“I hope this study will draw more attention to the role of fitness in overall health, and encourage parents to make sure their kids are staying active—throughout the year,” says Carrel.
Dr. David Bernhardt & UW Health Sports Medicine Team Up to Offer Free Physicals to Uninsured High School Athletes
Dozens of high school athletes may not be allowed to step onto the field or join the huddle this year because many families do not have health insurance to pay for medical physical exams, which are required by the Wisconsin Interscholastic Athletic Association before the first day of practice.
Eighty-five thousand students will participate in high school athletics this year in Wisconsin. Of those living in Dane County, it’s estimated that two to five percent have no health insurance to pay for these necessary physical exams.
To help student-athletes get into uniform and back in the race, the Dane County Sports Medicine Council is teaming up with UW Health Sports Medicine Center and the MEDIC program, managed by students of the UW School of Medicine and Public Health, to offer a free athletic physical clinic on Tuesday, August 14. UW Health physicians, athletic trainers, residents, medical students and Spanish translators will be present at the South Madison Health and Family Center—Harambee at 2202 South Park St. from 6 to 8 p.m. to provide athletic physicals and immunizations.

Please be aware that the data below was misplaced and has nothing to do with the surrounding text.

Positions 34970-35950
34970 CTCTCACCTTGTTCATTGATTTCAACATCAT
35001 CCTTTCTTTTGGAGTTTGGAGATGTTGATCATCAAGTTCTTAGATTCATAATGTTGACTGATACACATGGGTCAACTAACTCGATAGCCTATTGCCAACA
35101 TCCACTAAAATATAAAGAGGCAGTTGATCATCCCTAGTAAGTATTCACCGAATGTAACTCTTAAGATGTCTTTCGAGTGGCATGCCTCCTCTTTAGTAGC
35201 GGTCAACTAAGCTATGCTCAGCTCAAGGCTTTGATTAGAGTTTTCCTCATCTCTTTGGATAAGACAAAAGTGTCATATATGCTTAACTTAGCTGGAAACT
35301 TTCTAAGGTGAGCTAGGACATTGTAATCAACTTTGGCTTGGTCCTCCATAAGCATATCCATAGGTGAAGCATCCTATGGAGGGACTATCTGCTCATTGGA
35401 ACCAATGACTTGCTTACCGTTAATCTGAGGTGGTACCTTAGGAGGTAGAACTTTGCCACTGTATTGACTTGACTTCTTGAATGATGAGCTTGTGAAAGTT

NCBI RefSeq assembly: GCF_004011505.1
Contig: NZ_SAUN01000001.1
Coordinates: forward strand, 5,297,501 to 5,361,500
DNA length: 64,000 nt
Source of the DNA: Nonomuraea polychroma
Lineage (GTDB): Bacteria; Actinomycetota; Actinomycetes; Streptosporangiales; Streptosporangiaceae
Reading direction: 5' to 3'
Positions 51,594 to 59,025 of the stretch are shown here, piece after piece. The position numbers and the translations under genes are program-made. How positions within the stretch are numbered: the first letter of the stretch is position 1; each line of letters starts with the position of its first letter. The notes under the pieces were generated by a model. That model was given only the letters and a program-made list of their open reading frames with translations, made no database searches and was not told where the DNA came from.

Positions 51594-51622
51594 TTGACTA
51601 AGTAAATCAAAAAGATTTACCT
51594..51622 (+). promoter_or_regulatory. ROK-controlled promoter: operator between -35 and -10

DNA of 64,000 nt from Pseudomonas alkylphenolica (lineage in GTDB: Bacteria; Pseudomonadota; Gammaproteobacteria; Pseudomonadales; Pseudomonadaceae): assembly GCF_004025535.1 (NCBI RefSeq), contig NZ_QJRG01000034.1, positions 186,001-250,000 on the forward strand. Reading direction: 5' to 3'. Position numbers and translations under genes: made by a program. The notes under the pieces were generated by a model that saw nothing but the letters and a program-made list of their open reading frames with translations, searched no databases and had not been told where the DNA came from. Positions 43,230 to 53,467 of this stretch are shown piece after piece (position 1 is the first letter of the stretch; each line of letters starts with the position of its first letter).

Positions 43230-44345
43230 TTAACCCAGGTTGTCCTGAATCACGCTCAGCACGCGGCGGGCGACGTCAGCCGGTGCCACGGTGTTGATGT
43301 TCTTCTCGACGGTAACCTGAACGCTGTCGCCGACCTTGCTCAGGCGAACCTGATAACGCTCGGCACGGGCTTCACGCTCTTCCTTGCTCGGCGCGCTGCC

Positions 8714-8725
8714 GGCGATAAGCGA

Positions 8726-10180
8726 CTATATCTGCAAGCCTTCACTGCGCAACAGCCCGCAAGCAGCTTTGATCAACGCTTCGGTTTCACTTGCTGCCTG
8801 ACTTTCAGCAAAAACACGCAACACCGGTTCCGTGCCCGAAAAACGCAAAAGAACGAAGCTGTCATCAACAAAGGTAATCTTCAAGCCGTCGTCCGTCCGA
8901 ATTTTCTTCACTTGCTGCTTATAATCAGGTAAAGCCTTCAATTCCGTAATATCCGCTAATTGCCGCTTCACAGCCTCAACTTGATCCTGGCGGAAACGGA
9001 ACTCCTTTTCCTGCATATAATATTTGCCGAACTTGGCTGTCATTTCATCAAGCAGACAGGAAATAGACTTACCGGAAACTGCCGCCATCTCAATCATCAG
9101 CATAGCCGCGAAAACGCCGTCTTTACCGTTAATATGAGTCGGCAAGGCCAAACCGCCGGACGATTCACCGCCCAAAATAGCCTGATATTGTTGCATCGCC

“This is a nice opportunity to take care of a large group of student athletes who have no health insurance or very limited financial resources,” said Joe Greene, supervisor of athletic training services at the UW Health Sports Medicine Center. “Getting these physicals done in a timely manner helps to keep these young people participating and active at what they like to do.”
Greene and Dr. David Bernhardt, a pediatric sports medicine specialist with UW Health Sports Medicine, will provide medical direction for the clinic. Both are members of the Dane County Sports Medicine Council, the organization that is sponsoring the event. The staff at UW Health Sports Medicine Center has been working with other entities to offer free athletic physicals for several years. Medical student volunteers are coordinated by MEDiC, a registered student organization at the University of Wisconsin.
“This is a great collaborative effort between the hospital staff, medical students and the schools,” Greene said, “and the families and athletes are always very appreciative.” Last year, more than 40 student-athletes in the Madison area attended the clinic.